Coaching is a skill all managers are talking about these days. The reasons and the benefits are written about in many articles, and there are many courses to be found teaching the skills and allowing managers to practice. But still, coaching could be applied far more than it is today.
So why is there this gap? So many managers know that they should coach and what the benefits are, and they are still not doing it?
For many the entry point for coaching is simply too high.
And in this article I will share a way to lower the entry point. It will reduce the threshold to coaching and get managers started easier.
Remember all the things you need to think about when you want to coach a subordinate?
These are a few points to think about before the coaching actually takes place and there are many more check points around the whole process.
And what else is going through your mind when you think about coaching?
Making things confusing, adding the risk of making mistakes, and making it awkward to fit into the daily routine, or even the imagination of not being able to deal with situation are good reasons for any person not put something off and not do it.
For many corporations coaching is on the agenda, however. It has been communicated, taught, and it is expected. But for managers starting out, wanting to look smart, make an impact, and get coaching right, coaching becomes a task that is put off easily for tasks that are safer to do.
Here is a lower entry point to coaching. This is a level at which anybody can get started tomorrow, without a coaching training, without a huge amount of preparation and planning, with no risk for failure. You simply start with your E.A.R.S.™.
Of course you need your ears for coaching. You know that coaching is about asking questions and it is the answers that will fill your ears, and listening becomes a skill to develop. But that may already a step higher.
E.A.R.S.™ gives you four simple steps that you can apply to any person, subordinate, or even a peer. It has a conversational character with a coaching approach. It moves people because it helps them to get clarity and intention for their actions.
E – Explore the Expectations. Anybody has expectations; in fact, all actions people take, they take out of the expectations to get an outcome. If people are clearer about their expectations, their actions become more deliberate, distinct and passionate. These are things that are much appreciated in business, because they increase the chances for success. A short conversation with your subordinate before their important meeting will sharpen their focus on what they expect and have their mind prepared to deliver their best performance.
A – Attend and Appreciate. The biggest value you can bring to your team is showing up and showing appreciation for their work. How difficult can that be? Even if your mind is busy and your calendar is crowded, showing up and attending a meeting that your subordinate considers important increases the chances of success for that meeting. And all you need to do is to appreciate the way the team has been working, collaborating, interacting, and focusing on results during the meeting. You don’t even need to judge anything or anybody, because you know nothing is perfect at the beginning. Make sure you have things to appreciate. Share more detail than just saying ‘good job’. Prepare and think first and detail, what was good, what made it good, why was it good, and if they wanted the same result again, what should they be doing more?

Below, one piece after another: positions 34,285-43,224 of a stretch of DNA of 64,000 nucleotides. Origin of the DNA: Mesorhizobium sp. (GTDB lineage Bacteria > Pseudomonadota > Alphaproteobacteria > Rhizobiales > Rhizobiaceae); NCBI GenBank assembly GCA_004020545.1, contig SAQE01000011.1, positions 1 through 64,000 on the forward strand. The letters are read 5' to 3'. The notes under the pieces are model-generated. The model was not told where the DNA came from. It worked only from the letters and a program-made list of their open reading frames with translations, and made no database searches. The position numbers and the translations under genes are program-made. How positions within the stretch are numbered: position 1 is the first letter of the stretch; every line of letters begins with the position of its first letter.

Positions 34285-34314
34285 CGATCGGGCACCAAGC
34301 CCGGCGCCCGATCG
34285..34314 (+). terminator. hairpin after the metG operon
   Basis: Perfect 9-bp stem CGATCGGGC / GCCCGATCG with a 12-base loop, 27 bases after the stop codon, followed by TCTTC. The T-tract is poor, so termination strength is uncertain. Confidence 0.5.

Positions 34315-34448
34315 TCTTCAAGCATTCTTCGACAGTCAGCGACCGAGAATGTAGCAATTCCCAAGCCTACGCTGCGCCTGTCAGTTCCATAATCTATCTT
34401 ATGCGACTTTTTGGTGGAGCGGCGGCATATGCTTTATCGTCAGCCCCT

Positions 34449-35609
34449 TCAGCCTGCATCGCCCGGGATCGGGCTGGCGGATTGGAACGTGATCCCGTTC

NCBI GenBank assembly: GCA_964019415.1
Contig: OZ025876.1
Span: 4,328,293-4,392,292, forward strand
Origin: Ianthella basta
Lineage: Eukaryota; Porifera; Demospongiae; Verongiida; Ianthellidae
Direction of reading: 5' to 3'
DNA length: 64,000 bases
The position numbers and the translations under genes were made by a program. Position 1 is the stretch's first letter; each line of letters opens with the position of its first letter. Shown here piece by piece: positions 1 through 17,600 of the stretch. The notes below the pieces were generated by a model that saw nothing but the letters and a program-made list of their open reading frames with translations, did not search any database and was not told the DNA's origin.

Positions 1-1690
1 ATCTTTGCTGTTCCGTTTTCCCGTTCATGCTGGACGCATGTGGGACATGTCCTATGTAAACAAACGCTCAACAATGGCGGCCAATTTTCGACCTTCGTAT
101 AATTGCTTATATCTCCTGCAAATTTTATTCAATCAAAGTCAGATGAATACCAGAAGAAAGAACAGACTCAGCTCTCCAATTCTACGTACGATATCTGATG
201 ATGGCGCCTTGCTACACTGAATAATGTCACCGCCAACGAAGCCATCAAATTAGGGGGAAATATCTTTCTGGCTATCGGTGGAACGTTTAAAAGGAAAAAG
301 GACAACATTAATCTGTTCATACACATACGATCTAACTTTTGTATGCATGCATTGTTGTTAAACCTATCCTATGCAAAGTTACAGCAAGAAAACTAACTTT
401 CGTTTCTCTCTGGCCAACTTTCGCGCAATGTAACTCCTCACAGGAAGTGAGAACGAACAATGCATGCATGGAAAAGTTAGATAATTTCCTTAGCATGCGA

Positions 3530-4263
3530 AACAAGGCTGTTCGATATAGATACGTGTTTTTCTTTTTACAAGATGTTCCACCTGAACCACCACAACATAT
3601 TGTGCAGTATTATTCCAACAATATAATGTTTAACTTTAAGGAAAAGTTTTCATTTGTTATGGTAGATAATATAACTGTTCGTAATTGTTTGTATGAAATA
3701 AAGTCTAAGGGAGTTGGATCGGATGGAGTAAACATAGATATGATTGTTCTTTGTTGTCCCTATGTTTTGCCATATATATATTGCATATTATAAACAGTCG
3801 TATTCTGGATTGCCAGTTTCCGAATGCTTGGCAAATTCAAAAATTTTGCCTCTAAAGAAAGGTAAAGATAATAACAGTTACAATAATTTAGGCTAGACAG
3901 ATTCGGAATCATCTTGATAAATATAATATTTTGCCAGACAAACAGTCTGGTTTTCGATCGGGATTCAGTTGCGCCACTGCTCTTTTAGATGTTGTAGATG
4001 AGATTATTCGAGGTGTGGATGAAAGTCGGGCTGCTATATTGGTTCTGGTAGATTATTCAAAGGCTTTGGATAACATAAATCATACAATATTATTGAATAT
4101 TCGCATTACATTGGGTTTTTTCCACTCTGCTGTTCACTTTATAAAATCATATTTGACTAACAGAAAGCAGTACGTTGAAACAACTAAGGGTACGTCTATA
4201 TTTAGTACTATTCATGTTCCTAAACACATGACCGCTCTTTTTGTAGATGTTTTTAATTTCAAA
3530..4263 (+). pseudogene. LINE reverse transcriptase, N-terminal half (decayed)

R – Repeat and Reflect. After the meeting you have the opportunity to repeat the appreciation you have given one more time. Strengthen the actions that were good and repeat those moments that made a difference. People are always looking for more awareness and certainty about their strengths; and the stronger they become the more resilient they will be in the face of adverse situations.
You can also invite them to reflect on situations they felt they were not certain or not aware of in their actions and behavior. You may even offer some more facts from your observations to create more insight.
S – Share the Success. People don’t like to share and tell others about their own successes, but you can. This is especially important when you are their leader. In fact, sharing their successes in public makes your people see that you believe in them, and that you have trust in their skills, so why not do it while they are around and can hear you say it? Don’t wait until there is an official annual event, or a formal review, share their success as much as you can. Focus on certain actions or behaviors that you observed and that you consider having a specific impact on the outcome. This way you are gradually leading your team to copy successful behaviors, creating a culture of learning and performance.
As you see, E.A.R.S.™ doesn’t require any preparation, you don’t need any specific coaching skills, and it can be done with very little planning and time effort. The benefits to your team are a focus on behaviors and actions that lead to successes, and results. That increases your team’s engagement leading to better results. And that is what you are most interested to show.
All the best in leading your team to success!
Find out more about Colin Luthardt, an Accredited Certified Coach with international coaching experience and international keynote speaker. Colin has studied Strategic Intervention at the Robbins-Madanes-Training center. He is the author of Speaking theLanguage of Leadership that is available on Amazon. This true story is about a group of good managers that increased their efficiency by nearly 50% by becoming great leaders.
He owns the concept of Its Four Sides® of Leadership, which is specifically suitable for managers who want to develop their effectiveness focusing on leadership issues that matter and changing their communication rather than their personality.
E.A.R.S.™ is a trademarked method by Colin Luthardt